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Calulating the Mean

  1. Jan 25, 2010 #1
    1. The problem statement, all variables and given/known data
    I realise this is probably an obvious question, but if there are two groups, say group A and group B, where group A was full of old people, and group B full of children.
    The mean age was 67 for group A
    and the mean age was 5 for group B.
    If these two groups joined together to make one big group, what is the new mean?

    3. The attempt at a solution

    is it just ( 67 + 5 ) / 2
    so it would be 36?
     
  2. jcsd
  3. Jan 25, 2010 #2
    yes assuming groups A and B are the same size.
     
  4. Jan 25, 2010 #3
    Oh i see, so what happens if they are different sizes?

    say A is 4 ad B is 5.
     
  5. Jan 25, 2010 #4
    well then that is what is called different weighting. For example, take your grades. if you had two tests both worth 50% of your mark. They are weighted the same. If you get 70% on one and 80% on the other, your average will be (70+80)/2.

    however if one is worth 25% and one is worth 75%, and you got the same marks respectively, your final mark would be 0.25(70) + 0.75(80)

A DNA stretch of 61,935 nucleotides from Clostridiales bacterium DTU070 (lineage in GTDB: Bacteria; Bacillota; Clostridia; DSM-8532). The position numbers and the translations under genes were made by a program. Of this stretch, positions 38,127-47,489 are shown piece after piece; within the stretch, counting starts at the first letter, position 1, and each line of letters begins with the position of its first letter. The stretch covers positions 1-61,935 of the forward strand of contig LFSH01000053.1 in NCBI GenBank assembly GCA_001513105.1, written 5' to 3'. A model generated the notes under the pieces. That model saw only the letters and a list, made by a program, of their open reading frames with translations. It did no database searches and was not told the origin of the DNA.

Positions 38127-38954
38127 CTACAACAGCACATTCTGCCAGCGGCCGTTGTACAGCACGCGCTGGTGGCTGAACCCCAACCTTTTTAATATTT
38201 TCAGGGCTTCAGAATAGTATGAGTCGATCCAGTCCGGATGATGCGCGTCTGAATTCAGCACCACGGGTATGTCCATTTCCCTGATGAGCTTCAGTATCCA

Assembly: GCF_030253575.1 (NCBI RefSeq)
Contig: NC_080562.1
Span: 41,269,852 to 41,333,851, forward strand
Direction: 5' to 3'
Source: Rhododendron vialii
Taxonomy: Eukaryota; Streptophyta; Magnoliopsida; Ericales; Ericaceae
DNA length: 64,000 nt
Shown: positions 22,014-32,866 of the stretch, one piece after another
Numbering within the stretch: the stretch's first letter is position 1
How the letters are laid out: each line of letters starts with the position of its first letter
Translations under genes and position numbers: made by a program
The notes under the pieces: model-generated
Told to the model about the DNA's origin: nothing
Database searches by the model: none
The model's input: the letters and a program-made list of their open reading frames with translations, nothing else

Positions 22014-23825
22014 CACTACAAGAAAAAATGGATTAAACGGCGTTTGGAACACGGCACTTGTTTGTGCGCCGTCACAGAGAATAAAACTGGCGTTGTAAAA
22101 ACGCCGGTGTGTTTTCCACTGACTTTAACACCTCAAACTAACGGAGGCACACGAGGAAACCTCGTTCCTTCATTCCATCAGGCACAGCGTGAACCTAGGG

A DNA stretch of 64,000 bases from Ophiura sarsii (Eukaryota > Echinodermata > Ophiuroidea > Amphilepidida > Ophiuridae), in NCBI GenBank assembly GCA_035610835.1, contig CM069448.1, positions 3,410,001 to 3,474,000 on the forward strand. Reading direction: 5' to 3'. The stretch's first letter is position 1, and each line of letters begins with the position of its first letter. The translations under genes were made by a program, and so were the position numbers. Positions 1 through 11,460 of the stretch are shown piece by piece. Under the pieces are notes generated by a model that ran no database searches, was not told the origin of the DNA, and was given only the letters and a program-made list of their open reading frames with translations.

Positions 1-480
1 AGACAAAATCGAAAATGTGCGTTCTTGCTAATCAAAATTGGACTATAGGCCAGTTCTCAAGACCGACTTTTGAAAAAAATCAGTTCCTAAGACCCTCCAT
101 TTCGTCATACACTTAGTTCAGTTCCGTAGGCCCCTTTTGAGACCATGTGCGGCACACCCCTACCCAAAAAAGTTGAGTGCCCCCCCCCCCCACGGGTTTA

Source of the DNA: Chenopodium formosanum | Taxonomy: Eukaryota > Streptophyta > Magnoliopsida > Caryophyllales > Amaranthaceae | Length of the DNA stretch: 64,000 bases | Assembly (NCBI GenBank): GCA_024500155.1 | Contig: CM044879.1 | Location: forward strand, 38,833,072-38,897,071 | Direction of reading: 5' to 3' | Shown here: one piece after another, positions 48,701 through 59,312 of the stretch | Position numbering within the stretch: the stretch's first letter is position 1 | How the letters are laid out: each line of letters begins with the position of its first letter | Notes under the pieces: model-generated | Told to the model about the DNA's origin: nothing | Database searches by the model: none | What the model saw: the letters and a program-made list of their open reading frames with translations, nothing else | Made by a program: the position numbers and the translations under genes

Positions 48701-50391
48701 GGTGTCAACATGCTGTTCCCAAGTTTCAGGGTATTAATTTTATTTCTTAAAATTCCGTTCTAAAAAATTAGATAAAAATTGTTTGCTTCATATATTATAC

6. Jan 25, 2010 #5
    and if you dont see the mathematic pattern; (70+80)/2 is exactly the same as 0.5(70)+0.5(80)
     
  7. Jan 25, 2010 #6
    ah brilliant, I never thought of it like that!
    Thankyou
     
  8. Jan 25, 2010 #7
    Yes, everything is simple once you understand it. This same concept is applied on the periodic table. I don't know how well you know chemistry, but you must know that each different element has an atomic weight. You also might know of isotopes. Carbon is the atomic number 12 on the periodic table which means that it has 12 protons. But there are also isotopes of carbon such as carbon 13(which has 13 protons). So from the samples scientists see that 3% of the chunk of carbon is carbon 13, and 90% is carbon 12, and 7% is carbon 11. Then the weight that shows up on your periodic table is as follows:

    0.03(weight of carbon 13) + 0.90(weight of carbon 12) + 0.07(weight of carbon 11)
     
  9. Apr 15, 2010 #8
    All isotopes of carbon have 6 protons. You clearly do not understand the periodic table.
     
  10. Apr 16, 2010 #9
    haha i clearly meant 13 protons and neutrons. but who cares this is a physics forum. tehre was no issue insofar as the concept explained. what are you being a dickfor?
     
  11. Apr 17, 2010 #10
    Is it only me, who saw the kinda joke..? "What are you being a dick for, Dickfore?"
     
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